Same contractor vetted Snowden, Navy Yard shooting suspect - New York News

Same contractor vetted Snowden, Navy Yard shooting suspect

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WASHINGTON -

The same company that investigated alleged Navy Yard shooter Aaron Alexis for his security clearance also did a 2011 follow-up investigation of Edward Snowden, the former NSA systems analyst who leaked documents about the National Security Agency. 

The company, USIS, said in a statement Thursday it conducted Alexis' background check in 2007 for the Office of Personnel Management but that it couldn't elaborate.

"Today we were informed that in 2007, USIS conducted a background check of Aaron Alexis for [the Office of Personnel Management]," spokesman Ray Howell said. "We are contractually prohibited from retaining case information gathered as part of the background checks we conduct for OPM and therefore are unable to comment further on the nature or scope of this or any other background check."

USIS is under a federal investigation into possible criminal violations involving its oversight of background checks, the AP reported in July. USIS dominates the background check industry, taking in $195 million in government payments last year and more than $215 million this year.

Alexis had worked for a Florida-based IT consulting firm called The Experts. He had been refreshing Pentagon computer systems, holding a military security clearance that would have expired five years from now.

Alexis' employer said it had had no personnel problems with him and two separate background checks revealed only a traffic violation. But there were trouble signs below the surface. Public records databases used in those kinds of searches can be spotty repositories of arrest records, court dockets and other information.

The Experts — and possibly the government — missed how, in September 2010, Alexis' neighbor called police in Fort Worth, Texas, after she said she was nearly struck by a bullet shot from his downstairs apartment. When police confronted Alexis about the shooting, he said he was cleaning his gun when it accidentally discharged. Alexis was arrested on suspicion of discharging a firearm within city limits.

The checks also missed how, six years earlier, Seattle police arrested Alexis for shooting the tires of another man's vehicle in what he later described as an angry "blackout." Police said two construction workers reported seeing a man, later identified as Alexis, walk out of the home next to their worksite, pull a gun from his waistband and fire three shots into the rear tires of their car before he walked back home.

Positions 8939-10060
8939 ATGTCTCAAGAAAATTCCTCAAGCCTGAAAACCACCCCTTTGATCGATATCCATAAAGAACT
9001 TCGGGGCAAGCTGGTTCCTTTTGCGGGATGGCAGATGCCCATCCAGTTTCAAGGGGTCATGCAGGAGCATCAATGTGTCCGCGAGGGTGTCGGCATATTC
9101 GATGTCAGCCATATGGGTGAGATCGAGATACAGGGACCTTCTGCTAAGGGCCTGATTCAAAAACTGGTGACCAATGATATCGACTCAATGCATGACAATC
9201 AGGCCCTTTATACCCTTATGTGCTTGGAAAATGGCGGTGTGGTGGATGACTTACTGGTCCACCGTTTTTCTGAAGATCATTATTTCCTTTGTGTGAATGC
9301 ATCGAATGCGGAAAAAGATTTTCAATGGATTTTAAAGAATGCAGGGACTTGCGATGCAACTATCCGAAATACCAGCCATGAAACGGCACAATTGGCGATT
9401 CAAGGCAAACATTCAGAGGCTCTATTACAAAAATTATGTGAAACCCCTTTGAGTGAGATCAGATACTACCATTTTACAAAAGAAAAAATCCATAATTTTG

No charges were filed in either the Fort Worth or Seattle incidents.

The Experts said it had most recently used a company called First Advantage of Alpharetta, Ga., to search Alexis' past for criminal involvement. A First Advantage spokeswoman said Thursday The Experts asked only for a typical employment background check that only returns information on convictions, not merely arrests.

Navy Secretary Ray Mabus announced Wednesday that he wants three rapid reviews of security clearance procedures completed by Oct. 1, including a review of Alexis' service record to determine whether his conduct problems while in the Navy should have threatened his ability to keep his clearance. 

The announcement came after Defense Secretary Chuck Hagel ordered a review of the physical security and access procedures at all U.S. defense facilities worldwide as well as a study of the programs used for granting and renewing the security clearances for the military, civilian employees and contractors.

"Obviously, there were a lot of red flags" about Alexis, Hagel told reporters at a Pentagon briefing Wednesday. "Why they didn't get picked, why they didn't get incorporated into the clearance process, what he was doing, those are all legitimate questions that we're going to be dealing with."

Hagel, facing mounting questions from lawmakers and the public over the military's security procedures, said he has ordered two Pentagon reviews. One will examine the physical security and access procedures at DoD facilities around the world. The other will examine the procedures for granting and renewing security clearances, including to contractors. Hagel said an independent panel will also look at those issues, while the Navy conducts a review of its own.

Military leaders are under pressure to account for how Alexis was able to both keep his security clearance -- despite a history of disturbing and violent behavior -- and walk into the military facility with a shotgun.

The Associated Press contributed to this report.

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